Take the 2-minute tour ×
Stack Overflow is a question and answer site for professional and enthusiast programmers. It's 100% free.

Can anyone provide an example showing the addition of two arrays in Haskell please?

I'm fairly new to Haskell, and I generally find that I can learn quicker by taking something simple that I understand in one language and seeing how another programmer might do it in their language.

It would be great to see some code that creates two arrays of floats and calls a function which results in an array with the summed values. Something equivalent to the following C code.

void addTwoArrays(float *a, float *b, float *c, int len) {
    int idx=0;
    while (idx < len) {
        c[idx] = a[idx] + b[idx];

int N = 4;
float *a = (float*)malloc(N * sizeof(float));
float *b = (float*)malloc(N * sizeof(float));
float *c = (float*)malloc(N * sizeof(float));

a[0]=0.0; a[1]=0.1; a[2]=0.2; a[3]=0.4;
b[0]=0.0; b[1]=0.1; b[2]=0.2; b[3]=0.4;

Seeing Haskell code that achieved the same result would help my understanding a lot. I guess the haskell version would create the result array and return it, like c = addTwoArrays(a,b,N)?


share|improve this question

3 Answers 3

For simplicity's sake I'm going to use (linked) lists instead of arrays, as they can be more easily created using list literals.

a = [0, 0.1, 0.2, 0.4]
b = [0, 0.1, 0.2, 0.4]
c = zipWith (+) a b

zipWith is a function which takes another function and two lists and then creates a new list by applying the given function to each pair of elements of the lists at the same index. So here the function we give to zipWith is + and thus it adds the elements of the two lists.

If we wanted to do this without using zipWith we could define addTwoLists like this:

addTwoLists [] _ = []
addTwoLists _ [] = []
addTwoLists (x:xs) (y:ys) = (x+y) : (addTwoLists xs ys)

The logic here is that when one of the lists is empty, addTwoLists will return an empty list. Otherwise it will return the sum of the heads of the two lists (i.e. a+b) prepended to the result of adding together their tails.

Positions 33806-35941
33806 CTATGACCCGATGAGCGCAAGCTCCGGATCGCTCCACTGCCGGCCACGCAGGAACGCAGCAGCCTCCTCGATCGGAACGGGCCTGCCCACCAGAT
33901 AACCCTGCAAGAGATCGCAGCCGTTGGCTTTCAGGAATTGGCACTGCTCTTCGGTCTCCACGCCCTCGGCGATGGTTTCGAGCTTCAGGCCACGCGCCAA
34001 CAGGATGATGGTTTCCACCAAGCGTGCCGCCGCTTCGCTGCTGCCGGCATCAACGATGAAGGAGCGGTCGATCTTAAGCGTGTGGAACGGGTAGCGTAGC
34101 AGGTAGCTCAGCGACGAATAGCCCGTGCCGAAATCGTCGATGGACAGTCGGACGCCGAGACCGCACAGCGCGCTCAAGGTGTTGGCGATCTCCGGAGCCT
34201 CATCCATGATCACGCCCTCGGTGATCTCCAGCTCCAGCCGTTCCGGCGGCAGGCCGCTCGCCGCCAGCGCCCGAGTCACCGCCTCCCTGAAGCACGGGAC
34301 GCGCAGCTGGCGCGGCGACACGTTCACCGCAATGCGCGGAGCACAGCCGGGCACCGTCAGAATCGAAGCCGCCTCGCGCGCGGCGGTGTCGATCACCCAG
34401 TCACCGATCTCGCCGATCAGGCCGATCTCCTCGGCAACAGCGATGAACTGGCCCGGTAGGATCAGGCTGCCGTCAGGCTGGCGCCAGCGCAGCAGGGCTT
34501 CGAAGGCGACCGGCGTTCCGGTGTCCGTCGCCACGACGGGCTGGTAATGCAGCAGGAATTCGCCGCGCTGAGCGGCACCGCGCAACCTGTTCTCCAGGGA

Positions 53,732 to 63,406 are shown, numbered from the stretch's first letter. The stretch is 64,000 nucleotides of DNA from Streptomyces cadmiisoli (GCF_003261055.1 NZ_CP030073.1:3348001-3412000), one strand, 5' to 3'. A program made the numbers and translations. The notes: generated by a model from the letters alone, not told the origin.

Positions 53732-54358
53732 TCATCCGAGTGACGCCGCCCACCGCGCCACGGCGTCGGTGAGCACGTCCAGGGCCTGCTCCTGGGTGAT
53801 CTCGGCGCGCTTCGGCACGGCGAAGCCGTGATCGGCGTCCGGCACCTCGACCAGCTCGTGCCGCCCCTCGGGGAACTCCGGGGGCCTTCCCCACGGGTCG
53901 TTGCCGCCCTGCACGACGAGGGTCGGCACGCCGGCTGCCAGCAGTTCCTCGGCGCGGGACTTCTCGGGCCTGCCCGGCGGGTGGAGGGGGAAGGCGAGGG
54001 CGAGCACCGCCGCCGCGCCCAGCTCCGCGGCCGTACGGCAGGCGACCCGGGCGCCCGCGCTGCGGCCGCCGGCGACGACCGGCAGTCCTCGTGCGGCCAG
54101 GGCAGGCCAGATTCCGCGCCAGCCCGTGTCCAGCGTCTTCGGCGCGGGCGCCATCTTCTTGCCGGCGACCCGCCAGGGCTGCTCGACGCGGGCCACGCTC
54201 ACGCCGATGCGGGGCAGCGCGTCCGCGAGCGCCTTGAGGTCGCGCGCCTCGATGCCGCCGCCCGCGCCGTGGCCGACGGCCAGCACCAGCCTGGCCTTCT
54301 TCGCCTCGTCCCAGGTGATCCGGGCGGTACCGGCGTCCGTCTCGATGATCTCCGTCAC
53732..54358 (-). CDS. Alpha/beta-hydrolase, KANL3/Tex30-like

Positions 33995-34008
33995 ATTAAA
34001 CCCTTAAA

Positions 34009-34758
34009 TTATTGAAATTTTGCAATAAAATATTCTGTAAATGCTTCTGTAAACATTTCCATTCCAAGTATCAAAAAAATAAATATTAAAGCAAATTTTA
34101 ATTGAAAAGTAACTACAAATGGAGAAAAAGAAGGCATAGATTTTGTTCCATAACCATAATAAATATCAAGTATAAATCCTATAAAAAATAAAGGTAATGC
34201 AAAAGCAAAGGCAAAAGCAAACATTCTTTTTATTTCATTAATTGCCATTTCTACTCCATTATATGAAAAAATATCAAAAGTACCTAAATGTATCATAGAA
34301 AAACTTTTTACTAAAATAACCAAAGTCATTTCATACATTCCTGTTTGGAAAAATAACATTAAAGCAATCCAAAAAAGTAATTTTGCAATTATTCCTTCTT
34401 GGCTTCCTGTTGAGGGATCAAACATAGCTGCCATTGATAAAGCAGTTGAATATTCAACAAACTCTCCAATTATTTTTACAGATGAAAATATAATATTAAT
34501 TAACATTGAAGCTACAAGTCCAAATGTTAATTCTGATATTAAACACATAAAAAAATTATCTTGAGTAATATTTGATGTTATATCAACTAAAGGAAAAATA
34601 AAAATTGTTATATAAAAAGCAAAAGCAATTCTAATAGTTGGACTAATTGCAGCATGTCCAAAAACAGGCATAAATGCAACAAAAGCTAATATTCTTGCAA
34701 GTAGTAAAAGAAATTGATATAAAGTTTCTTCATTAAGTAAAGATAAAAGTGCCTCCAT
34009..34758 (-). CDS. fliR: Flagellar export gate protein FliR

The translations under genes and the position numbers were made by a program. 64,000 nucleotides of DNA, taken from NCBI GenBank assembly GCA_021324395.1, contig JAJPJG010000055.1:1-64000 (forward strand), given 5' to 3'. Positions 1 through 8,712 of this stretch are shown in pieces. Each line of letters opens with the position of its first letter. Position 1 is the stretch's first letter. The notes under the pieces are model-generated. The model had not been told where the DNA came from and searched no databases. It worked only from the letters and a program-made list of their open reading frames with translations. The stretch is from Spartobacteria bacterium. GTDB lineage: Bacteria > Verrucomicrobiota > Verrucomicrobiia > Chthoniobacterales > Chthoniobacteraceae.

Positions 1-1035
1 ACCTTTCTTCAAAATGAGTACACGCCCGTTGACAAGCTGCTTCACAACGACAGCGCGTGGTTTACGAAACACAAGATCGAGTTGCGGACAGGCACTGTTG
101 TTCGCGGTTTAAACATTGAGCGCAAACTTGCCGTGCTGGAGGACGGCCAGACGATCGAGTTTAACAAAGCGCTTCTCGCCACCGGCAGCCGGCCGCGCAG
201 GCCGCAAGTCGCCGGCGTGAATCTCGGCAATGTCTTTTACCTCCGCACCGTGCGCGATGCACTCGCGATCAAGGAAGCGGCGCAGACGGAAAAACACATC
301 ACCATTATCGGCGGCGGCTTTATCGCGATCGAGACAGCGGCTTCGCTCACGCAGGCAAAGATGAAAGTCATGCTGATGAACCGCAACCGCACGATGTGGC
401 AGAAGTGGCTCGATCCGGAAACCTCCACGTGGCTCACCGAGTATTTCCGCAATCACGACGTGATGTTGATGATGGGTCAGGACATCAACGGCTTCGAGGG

share|improve this answer

In haskell, for this question, you will use lists instead of arrays (however array, vector exist in Haskell, thanks Thomas M. DuBuisson for his comment) and code will be like this

addTwoArrays :: (Num a) => [a]->[a]->[a]
addTwoArrays _ [] = []
addTwoArrays [] _ = []
addTwoArrays (x:xs) (y:ys) = (x+y) : (addTwoArrays xs ys)

This function will take two arrays that has numeric values (ints, floats, etc) and sum them until the shorter ones length.

However we can write same function with using functional language features:

addTwoArrays :: (Num a) => [a]->[a]->[a]
addTwoArrays xs ys :: zipWith (+) xs ys

Both functions will take two lists and returns the sum, based on the shorter one.

addTwoArrays [1.0, 2.0, 3.0] [2.0, 3.0, 4.0] --returns [3.0, 5.0, 7.0] and

addTwoArrays [1.0, 2.0, 3.0] [2.0, 3.0] --returns [3.0, 5.0]
share|improve this answer
Or just simply addTwoArrays = zipWith (+). –  hammar Sep 10 '11 at 11:37
You are right, however I thought that for a new learner, it would be better to show a normal function definition than a curried one. Since these are the topics in the later chapters :) –  reader_1000 Sep 10 '11 at 11:45
It certainly isn't always true that "In haskell, you will use lists instead of arrays." I and many other programmers use Haskell array, vector, and repa packages frequently (486, 142, and 14 dependent packages resp.). I agree beginners should learn lists first, but lets not mislead the poor fellow. –  Thomas M. DuBuisson Oct 1 '11 at 16:05
@ThomasM.DuBuisson I said that for this particular question. Still, you are right, thanks for clarification. –  reader_1000 Oct 1 '11 at 17:16

In addition to the other answers: The zipping functions also exists for Vectors. Vectors are real arrays and not linked lists, though the computer may optimize the vectors away if possible. Look at the link above to get further information.

share|improve this answer
+1 just for mentioning Vector. –  John L Sep 10 '11 at 18:46

Your Answer


By posting your answer, you agree to the privacy policy and terms of service.

Not the answer you're looking for? Browse other questions tagged or ask your own question.